An evidence-based systematic review of directional microphones and digital noise reduction hearing aids in school-age children with hearing loss

Ryan W. McCreery, Rebecca A. Venediktov, Jaumeiko J. Coleman, Hillary M. Leech

Research output: Contribution to journalReview article

32 Scopus citations


Purpose: The purpose of this evidence-based systematic review was to evaluate the efficacy of digital noise reduction and directional microphones for outcome measures of audibility, speech recognition, speech and language, and self- or parent-report in pediatric hearing aid users. Method: The authors searched 26 databases for experimental studies published after 1980 addressing one or more clinical questions and meeting all inclusion criteria. The authors evaluated studies for methodological quality and reported or calculated p values and effect sizes when possible. Results: A systematic search of the literature resulted in the inclusion of 4 digital noise reduction and 7 directional microphone studies (in 9 journal articles) that addressed speech recognition, speech and language, and/or self-or parent-report outcomes. No digital noise reduction or directional microphone studies addressed audibility outcomes. Conclusions: On the basis of a moderate level of evidence, digital noise reduction was not found to improve or degrade speech understanding. Additional research is needed before conclusions can be drawn regarding the impact of digital noise reduction on important speech, language, hearing, and satisfaction outcomes. Moderate evidence also indicates that directional microphones resulted in improved speech recognition in controlled optimal settings; however, additional research is needed to determine the effectiveness of directional microphones in actual everyday listening environments.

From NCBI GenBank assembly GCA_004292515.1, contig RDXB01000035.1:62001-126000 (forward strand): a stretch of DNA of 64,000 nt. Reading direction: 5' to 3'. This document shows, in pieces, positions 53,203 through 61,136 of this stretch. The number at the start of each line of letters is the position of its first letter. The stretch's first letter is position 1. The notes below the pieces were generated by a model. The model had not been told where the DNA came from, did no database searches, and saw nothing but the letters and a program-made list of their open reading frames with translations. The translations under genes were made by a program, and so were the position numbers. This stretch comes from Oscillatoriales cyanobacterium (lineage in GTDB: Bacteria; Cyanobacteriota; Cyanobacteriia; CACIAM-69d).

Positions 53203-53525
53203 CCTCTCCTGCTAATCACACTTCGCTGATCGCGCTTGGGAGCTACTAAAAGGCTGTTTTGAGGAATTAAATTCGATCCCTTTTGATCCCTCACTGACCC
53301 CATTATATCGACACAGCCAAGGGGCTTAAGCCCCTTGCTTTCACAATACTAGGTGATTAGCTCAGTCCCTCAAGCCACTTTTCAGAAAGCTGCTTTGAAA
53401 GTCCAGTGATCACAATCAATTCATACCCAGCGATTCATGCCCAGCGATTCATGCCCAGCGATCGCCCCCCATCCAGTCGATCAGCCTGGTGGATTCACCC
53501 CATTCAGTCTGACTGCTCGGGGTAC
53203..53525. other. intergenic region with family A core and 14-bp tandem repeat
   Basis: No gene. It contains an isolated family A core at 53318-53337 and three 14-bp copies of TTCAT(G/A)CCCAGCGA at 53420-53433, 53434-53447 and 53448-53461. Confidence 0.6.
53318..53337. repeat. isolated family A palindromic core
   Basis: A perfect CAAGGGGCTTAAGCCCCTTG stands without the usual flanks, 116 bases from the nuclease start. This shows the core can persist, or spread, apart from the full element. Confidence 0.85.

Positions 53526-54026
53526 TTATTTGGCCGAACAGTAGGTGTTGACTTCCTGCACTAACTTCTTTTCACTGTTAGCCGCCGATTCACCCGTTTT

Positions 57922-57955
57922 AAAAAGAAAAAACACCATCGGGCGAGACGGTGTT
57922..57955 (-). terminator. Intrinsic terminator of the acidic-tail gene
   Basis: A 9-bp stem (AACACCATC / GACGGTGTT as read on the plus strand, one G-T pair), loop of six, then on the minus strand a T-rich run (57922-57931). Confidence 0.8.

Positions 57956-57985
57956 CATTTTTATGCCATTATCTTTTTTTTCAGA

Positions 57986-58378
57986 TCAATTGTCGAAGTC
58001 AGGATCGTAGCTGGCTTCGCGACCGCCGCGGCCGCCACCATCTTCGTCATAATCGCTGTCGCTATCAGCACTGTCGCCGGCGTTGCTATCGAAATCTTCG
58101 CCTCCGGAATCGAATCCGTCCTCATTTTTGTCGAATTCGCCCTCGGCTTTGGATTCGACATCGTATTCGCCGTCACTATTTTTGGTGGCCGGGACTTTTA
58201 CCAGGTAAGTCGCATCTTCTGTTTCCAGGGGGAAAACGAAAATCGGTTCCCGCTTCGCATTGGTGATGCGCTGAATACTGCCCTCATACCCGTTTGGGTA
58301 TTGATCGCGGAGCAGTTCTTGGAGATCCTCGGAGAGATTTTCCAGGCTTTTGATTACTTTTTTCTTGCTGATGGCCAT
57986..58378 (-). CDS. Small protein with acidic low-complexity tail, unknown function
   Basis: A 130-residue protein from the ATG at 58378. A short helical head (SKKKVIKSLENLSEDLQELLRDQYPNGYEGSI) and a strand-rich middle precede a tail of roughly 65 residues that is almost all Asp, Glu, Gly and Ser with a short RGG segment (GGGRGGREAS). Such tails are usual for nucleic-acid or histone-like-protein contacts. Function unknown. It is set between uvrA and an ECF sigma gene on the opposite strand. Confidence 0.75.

Original languageEnglish (US)
Pages (from-to)295-312
Number of pages18
JournalAmerican journal of audiology
Issue number2
StatePublished - Dec 28 2012



  • Amplification
  • Children
  • Digital noise reduction
  • Directional microphones
  • Evidence-based systematic review

ASJC Scopus subject areas

  • Speech and Hearing

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